Bone broth has been around for ages, but sometimes it takes us a while to understand the significance of doing things the old-fashioned way. In this case, the benefits of bone broth are pretty substantial, and we find ourselves wondering why it took modern culture so long to catch up.
Back before factory farming and the disposable mindset, most animal parts didn’t go to waste. The family cook used every possible part of the animal.
What couldn’t be eaten was made into a broth and used for soups and stews. Traditional cultures practiced nose-to-tail eating and consumed even the skin, cartilage, tendons, and other gelatinous cuts of meat.
When you think about it, it’s the most conscious way to consume meat – ensuring that the animal lived and died humanely and that no part is wasted.
In their book The Bone Broth Secret, Louise Hay and Heather Dane explain that an entire cow could feed a family of four for a year, if they ate like their ancestors.
Choice cuts, like filet mignon and rib eye, make up only 15% of the cow. As demand for such cuts has grown, so has the demand for cows.
The Benefits of Bone Broth
So, when we eat like our ancestors, we waste less food and we get more out of the money we spend on it. It’s also infinitely better for our health than the standard American diet.
All About Bone Broth Nutrition
Bone broth contains all the minerals in the bones of the animal in a way that your body can easily absorb them. Think about it – collagen, amino acids, protein, calcium, magnesium, phosphorus, sulphur, silicon, gelatin, chondroitin sulfate, and glucosamine – all in a warm, nourishing broth that goes directly into your digestive system.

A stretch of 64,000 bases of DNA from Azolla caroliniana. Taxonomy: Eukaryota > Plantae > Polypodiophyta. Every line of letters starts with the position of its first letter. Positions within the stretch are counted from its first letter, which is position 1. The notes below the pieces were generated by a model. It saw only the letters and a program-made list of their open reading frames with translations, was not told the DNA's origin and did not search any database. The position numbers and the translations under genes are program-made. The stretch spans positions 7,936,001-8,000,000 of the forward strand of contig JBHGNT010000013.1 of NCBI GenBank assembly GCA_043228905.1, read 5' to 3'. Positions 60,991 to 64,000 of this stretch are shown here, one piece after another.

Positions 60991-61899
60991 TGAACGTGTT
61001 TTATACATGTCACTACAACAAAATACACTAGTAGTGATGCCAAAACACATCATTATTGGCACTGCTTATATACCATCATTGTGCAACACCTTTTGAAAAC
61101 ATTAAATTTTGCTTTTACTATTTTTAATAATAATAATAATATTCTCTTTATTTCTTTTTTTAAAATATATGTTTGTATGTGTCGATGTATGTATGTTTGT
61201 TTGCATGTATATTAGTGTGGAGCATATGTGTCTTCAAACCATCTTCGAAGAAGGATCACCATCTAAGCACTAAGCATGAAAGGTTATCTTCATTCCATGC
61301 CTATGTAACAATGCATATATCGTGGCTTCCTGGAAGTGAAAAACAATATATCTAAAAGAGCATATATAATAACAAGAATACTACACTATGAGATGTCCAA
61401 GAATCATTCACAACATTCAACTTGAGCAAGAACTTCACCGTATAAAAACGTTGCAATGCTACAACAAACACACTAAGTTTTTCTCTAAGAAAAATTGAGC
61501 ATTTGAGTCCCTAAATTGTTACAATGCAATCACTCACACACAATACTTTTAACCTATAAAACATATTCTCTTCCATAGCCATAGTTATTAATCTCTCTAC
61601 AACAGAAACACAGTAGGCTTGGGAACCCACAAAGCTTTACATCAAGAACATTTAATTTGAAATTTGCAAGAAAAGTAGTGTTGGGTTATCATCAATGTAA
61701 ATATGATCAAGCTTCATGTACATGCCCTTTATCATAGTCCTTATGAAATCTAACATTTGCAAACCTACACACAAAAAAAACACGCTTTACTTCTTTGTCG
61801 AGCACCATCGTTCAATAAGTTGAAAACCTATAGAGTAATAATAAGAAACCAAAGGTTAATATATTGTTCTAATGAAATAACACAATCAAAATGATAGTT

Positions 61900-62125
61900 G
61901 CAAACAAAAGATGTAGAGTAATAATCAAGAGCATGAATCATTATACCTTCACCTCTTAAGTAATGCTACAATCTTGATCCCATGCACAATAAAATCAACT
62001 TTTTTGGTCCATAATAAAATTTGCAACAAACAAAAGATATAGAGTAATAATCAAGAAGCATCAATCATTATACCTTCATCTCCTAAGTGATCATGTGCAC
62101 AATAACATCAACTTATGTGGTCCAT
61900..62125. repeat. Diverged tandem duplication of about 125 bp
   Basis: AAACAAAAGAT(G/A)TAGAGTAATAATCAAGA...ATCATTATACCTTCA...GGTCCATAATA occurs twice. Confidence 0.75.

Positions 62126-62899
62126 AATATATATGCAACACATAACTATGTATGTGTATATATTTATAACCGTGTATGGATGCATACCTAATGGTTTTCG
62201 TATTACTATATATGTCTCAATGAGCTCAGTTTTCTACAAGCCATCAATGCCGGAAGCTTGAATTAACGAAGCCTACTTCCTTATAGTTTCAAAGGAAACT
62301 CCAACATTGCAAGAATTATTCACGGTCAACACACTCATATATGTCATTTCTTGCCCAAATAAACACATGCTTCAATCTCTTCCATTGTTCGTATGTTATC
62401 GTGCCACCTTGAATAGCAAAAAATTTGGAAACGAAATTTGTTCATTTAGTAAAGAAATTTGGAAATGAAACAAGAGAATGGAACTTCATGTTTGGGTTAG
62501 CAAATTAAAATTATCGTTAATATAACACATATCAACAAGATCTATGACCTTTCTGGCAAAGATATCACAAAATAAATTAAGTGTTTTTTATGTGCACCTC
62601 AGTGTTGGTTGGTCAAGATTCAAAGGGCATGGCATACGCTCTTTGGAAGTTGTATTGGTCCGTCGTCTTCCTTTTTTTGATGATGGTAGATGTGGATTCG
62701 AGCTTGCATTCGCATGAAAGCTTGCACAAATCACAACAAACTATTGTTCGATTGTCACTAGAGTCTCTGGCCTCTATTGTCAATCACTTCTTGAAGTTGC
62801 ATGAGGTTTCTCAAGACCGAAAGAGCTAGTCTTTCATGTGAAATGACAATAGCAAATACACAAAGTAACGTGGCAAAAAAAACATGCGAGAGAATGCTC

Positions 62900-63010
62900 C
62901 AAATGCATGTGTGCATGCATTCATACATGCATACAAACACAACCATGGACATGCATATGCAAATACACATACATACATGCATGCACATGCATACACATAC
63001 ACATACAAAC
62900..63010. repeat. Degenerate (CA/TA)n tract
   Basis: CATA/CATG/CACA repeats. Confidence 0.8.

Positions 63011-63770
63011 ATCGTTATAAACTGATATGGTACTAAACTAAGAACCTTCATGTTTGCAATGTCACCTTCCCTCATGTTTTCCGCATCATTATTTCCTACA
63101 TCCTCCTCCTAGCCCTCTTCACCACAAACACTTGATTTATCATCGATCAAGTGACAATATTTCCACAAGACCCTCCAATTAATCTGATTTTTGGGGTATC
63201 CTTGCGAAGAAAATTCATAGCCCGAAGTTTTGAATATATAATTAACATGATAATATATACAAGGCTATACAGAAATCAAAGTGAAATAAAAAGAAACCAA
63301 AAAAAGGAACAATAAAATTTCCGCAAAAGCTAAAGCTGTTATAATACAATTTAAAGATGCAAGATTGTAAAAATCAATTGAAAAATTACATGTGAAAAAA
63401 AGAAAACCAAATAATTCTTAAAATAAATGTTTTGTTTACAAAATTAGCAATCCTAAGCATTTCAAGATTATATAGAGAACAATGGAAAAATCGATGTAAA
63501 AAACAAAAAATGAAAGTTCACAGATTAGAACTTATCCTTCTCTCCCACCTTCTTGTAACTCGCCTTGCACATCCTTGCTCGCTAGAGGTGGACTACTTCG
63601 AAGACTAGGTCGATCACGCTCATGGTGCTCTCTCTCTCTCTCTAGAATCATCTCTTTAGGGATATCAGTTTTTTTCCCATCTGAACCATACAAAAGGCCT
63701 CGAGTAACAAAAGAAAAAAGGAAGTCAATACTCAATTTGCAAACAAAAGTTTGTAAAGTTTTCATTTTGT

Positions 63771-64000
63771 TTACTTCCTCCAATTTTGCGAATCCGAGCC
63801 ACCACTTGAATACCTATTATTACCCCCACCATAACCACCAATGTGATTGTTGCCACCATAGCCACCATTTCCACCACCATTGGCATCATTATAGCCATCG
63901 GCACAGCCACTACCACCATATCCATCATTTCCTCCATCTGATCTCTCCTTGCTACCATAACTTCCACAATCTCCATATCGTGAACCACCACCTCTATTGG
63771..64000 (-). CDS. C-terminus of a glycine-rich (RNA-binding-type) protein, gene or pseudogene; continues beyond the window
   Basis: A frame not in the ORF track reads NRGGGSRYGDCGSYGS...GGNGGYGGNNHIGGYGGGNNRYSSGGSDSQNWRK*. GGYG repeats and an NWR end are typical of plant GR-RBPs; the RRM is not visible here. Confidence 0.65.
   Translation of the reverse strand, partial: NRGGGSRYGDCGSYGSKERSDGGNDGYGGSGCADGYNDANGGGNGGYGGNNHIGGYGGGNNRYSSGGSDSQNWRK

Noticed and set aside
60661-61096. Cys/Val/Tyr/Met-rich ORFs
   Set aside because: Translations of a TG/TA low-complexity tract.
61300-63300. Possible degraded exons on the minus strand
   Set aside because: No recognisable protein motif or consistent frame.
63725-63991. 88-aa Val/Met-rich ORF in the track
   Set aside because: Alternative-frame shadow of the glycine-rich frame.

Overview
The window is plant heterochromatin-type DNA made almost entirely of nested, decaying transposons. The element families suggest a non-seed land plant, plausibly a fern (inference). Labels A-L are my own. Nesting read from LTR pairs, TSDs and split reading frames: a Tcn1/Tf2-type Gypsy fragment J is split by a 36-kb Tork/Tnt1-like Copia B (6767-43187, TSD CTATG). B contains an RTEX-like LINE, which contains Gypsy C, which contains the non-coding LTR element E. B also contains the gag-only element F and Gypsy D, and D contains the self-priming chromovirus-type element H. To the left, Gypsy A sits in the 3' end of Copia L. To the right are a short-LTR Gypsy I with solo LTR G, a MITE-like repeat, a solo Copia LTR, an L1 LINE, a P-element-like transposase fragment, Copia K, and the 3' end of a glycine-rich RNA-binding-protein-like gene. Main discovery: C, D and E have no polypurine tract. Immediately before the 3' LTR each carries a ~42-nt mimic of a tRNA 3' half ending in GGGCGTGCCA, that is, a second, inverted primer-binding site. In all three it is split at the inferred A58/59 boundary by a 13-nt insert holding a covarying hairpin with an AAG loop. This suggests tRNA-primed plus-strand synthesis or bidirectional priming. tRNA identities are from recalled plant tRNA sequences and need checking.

The abundance of bioavailable collagen is one of the major benefits of bone broth. In this case, bioavailable means it has already been broken down into gelatin, which is easily digested and assimilated in the body.
It’s why athletes, celebrities, and the age 40+ crowd have been so receptive to the revival of this ancient practice.
But the healthy goodness of bone broth goes far beyond athletic recovery time and natural beauty remedies. If you have any of these wellness challenges, you may find the health benefits of bone broth extremely helpful:
Protect Your Joints
As we get older, the cartilage in our joints breaks down (a natural part of aging). Bone broth contains collagen and gelatin to help the body rebuild cartilage and it reduces inflammation, which can cause joint pain.
It’s also a source of natural collagen, the protein found in the bones, skin, cartilage, ligaments, tendons and bone marrow of vertebrae animals.
Support Your Digestive System
Leaky Gut Syndrome can be helped or even healed with bone broth. The bioavailable gelatin in the bone broth helps to shore up the lining of the stomach and support healthy digestion.
Bone broth is a nourishing way to promote gut health and heal your microbiome. The amino acids and collagen help to support a healthy lining in the colon and the entire GI tract.
Boost Your Immune System
A healthy immune system starts with a healthy gut. By supporting a healthy immune system, bone broth helps to shore up your immune system and that includes a healthy inflammatory response. Many common illnesses start because of inflammation in the body.
Rev Up Poor Metabolism
Consuming bone broth is one of the best ways to get more glutathione into your diet. Glutathione is a must-have for antioxidant defense, nutrient metabolism, and strong cellular function.
The amino acids in bone broth also boost metabolism and help the body repair muscle tissue, support healthy bones, improve the body’s ability to absorb nutrients, and maintain muscles and cartilage.
Improve Your Sleep
Research has shown that glycine, found in bone broth, may help improve sleep and ward off fatigue. (source)
Relieve Skin Issues
Whether you have rashes, breakouts, or are just fighting the aging process, the beauty benefits of bone broth are worth noting.
The collagen increases skin’s elasticity. Enthusiasts report bone broth skin benefits from glowing, clear skin to decreased wrinkles, cellulite, and overall skin sagging.
Help Tooth & Jaw Problems
In his book, The Dental Diet, Dr. Steven Lin explains that collagen is found both in our teeth and in the connective tissue that keeps our teeth in place in our jaw. In the tooth, collagen aids mineralization and stability. Collagen is also vital for improving your bone density, which is vital for healthy teeth.
How to Add Bone Broth to Your Diet